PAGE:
Chr. Hansen narrows growth forecast on carmine prices and customer loss


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Chr. Hansen reports Q3 results

Related tags Middle east South america Customer service

Chr. Hansen has narrowed its growth forecast for 2012-13 after a major natural colour customer in South America chose to return to synthetics, and carmine prices declined.

Excluding carmine prices, Chr. Hansen narrowed its organic growth forecast from 8-10% to 8-9%. Including the effect of carmine prices – which have fallen back to about $15 per kilo from historic highs – the company revised its growth forecast from 7-9% to 6-7%.

CFO Klaus Pedersen said that the South American customer’s decision to revert to synthetics was for “customer-specific reasons”.

“We would not expect that this will be a risk that spreads to other customers,”​ he said. “…Of course we cannot rule out that some customers will think that they have accepted a price-up to go to natural colours, and they want to reassess…but we do not see a new trend.”

As for carmine, raw material prices fell during the year and average sales prices for carmine also declined, the company said.

Pedersen said: “We had a very tough start to the year. We were not sharp enough with our pricing.”

He added that when prices are relatively high, and shift from $90 to $80 a kilo for instance, it is not so important to be sharp with pricing. However, it becomes more important when the price shifts from, say, $16 to $15.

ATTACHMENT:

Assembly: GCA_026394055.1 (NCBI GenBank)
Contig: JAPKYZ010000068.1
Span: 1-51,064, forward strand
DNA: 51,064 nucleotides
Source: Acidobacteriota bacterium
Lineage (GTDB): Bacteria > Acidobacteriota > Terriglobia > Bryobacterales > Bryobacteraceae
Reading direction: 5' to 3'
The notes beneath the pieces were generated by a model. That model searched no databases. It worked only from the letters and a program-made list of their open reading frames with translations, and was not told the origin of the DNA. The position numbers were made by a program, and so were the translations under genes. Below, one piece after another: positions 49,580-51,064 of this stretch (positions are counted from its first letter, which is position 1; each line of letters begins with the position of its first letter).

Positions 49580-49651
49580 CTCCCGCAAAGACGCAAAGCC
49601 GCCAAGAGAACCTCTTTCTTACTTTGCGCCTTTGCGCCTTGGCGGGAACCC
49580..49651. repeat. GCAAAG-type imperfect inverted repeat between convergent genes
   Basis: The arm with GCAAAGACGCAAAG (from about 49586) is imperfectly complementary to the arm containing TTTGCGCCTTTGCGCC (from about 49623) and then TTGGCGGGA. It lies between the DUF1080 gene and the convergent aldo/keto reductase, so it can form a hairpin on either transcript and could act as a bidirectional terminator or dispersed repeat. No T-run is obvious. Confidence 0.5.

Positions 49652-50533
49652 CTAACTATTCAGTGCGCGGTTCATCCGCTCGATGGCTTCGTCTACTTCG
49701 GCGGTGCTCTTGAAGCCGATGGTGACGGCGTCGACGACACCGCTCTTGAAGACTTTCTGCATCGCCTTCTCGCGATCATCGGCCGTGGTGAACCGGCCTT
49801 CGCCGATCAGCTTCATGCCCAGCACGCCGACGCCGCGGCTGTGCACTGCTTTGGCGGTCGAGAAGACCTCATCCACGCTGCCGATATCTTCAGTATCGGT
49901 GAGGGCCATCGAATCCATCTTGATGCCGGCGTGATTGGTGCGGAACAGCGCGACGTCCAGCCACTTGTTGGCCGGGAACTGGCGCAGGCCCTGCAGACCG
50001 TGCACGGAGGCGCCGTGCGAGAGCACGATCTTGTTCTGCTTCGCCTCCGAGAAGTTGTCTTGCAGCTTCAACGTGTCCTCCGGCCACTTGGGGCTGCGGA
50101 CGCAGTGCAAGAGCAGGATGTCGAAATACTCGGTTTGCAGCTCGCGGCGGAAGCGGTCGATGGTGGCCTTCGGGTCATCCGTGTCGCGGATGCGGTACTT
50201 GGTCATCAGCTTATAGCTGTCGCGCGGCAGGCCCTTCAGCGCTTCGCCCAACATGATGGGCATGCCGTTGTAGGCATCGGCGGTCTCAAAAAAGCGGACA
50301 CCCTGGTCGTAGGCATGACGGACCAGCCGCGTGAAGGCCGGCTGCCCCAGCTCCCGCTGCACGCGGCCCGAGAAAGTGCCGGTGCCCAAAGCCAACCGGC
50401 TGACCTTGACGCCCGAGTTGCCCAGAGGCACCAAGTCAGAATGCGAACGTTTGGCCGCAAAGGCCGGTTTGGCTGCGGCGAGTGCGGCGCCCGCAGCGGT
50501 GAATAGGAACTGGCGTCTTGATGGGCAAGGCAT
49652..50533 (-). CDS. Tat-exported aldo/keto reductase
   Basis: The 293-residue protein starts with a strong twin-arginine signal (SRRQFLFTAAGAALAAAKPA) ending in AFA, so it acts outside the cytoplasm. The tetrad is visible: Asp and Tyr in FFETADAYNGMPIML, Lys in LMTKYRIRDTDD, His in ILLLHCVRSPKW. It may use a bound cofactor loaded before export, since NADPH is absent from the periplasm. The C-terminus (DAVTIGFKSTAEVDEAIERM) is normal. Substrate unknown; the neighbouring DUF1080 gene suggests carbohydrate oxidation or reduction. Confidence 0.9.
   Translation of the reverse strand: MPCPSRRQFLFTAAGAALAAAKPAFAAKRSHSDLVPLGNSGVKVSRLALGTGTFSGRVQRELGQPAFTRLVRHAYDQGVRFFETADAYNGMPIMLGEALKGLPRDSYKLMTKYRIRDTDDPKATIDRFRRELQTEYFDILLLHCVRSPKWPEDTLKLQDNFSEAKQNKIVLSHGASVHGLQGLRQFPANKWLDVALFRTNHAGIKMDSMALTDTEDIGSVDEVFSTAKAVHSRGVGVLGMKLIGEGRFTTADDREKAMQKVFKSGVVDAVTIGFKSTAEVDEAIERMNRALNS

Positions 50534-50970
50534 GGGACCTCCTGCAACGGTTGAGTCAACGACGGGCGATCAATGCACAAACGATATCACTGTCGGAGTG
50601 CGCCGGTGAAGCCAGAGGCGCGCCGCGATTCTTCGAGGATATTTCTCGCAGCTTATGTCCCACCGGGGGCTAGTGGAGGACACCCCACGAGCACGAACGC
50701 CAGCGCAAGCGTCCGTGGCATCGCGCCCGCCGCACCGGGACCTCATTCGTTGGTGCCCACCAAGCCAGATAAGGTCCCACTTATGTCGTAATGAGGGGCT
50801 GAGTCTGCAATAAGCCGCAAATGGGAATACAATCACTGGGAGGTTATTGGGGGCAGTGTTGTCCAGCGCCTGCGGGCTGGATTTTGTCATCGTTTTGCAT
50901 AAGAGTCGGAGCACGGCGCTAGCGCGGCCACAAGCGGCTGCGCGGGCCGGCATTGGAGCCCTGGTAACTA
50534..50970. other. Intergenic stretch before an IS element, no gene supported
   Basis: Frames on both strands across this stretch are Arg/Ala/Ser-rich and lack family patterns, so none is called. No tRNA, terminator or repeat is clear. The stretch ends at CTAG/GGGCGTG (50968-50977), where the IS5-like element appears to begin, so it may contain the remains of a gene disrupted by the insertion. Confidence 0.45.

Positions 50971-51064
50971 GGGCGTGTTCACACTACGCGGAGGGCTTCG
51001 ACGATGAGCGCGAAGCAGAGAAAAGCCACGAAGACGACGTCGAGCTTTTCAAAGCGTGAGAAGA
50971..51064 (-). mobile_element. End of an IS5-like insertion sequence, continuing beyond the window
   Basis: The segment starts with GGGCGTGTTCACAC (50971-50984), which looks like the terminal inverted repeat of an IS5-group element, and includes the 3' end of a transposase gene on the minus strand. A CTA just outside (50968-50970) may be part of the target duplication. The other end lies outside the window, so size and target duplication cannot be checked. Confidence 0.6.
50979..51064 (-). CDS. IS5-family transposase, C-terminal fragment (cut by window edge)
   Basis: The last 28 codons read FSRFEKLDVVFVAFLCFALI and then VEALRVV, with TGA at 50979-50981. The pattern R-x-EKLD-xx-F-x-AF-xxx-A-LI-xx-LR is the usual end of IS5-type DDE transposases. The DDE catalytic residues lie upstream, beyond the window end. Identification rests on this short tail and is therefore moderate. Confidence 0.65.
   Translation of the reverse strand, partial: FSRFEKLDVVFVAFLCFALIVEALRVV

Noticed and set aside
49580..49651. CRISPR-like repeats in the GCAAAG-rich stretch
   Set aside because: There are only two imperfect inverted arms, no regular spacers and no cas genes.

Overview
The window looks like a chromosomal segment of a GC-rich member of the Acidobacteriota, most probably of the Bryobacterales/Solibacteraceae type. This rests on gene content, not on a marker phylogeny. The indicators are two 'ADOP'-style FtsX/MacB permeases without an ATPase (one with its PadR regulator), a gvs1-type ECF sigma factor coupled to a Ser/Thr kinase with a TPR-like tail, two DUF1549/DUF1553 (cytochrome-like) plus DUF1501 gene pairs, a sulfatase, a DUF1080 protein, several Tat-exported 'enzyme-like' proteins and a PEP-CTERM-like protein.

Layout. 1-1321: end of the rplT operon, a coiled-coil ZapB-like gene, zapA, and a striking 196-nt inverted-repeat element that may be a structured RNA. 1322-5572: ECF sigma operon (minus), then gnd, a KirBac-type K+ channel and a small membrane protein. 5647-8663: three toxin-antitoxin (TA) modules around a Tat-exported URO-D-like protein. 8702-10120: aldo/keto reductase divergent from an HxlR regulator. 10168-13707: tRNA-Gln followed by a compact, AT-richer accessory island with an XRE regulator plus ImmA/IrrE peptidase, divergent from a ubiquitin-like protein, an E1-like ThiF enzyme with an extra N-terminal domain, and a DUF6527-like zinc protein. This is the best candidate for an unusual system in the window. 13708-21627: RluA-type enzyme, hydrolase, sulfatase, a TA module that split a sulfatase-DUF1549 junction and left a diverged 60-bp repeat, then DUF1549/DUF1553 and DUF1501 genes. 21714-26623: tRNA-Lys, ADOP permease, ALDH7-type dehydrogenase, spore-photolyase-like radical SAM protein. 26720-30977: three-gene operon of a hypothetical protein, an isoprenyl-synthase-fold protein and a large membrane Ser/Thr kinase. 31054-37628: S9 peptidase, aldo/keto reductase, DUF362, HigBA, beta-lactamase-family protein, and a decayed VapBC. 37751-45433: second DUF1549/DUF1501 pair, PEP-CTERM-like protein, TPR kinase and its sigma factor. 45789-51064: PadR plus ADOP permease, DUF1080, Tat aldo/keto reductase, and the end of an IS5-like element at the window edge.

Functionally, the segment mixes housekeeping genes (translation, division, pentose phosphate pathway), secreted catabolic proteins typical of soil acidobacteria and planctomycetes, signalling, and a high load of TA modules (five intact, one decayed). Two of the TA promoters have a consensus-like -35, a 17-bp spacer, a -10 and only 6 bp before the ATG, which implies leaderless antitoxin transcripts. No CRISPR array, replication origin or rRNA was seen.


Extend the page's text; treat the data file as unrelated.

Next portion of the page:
“We have the carmine business back on track on a volume basis,”​ he said.

Chr. Hansen reported a 6% increase in sales for the first nine months of the year compared to the prior year period, to €545m. Meanwhile, profit fell 4.3% to €88m during the first nine months.

When asked about the decline in the EU probiotics market, Pedersen said: “We do believe that this pressure on the probiotic category will continue.”

However, despite difficulties in Europe, the company still sees potential in emerging markets, and is confident in the functionality of probiotics and its capabilities in the sector, he added.

Turkish acquisition

The company also announced that it had agreed to acquire the remaining 50% stake in its Turkish subsidiary, Peyma Chr. Hansen’s AS.

“Turkey is one of the biggest dairy markets in the world,”​ Pedersen said. “They have a big cheese market as well, and it’s a quite strong gateway into the Middle East. In the colours and beverages market it is strong too.”

The company did not disclose financial terms of the deal, which is expected to conclude by the end of the year.

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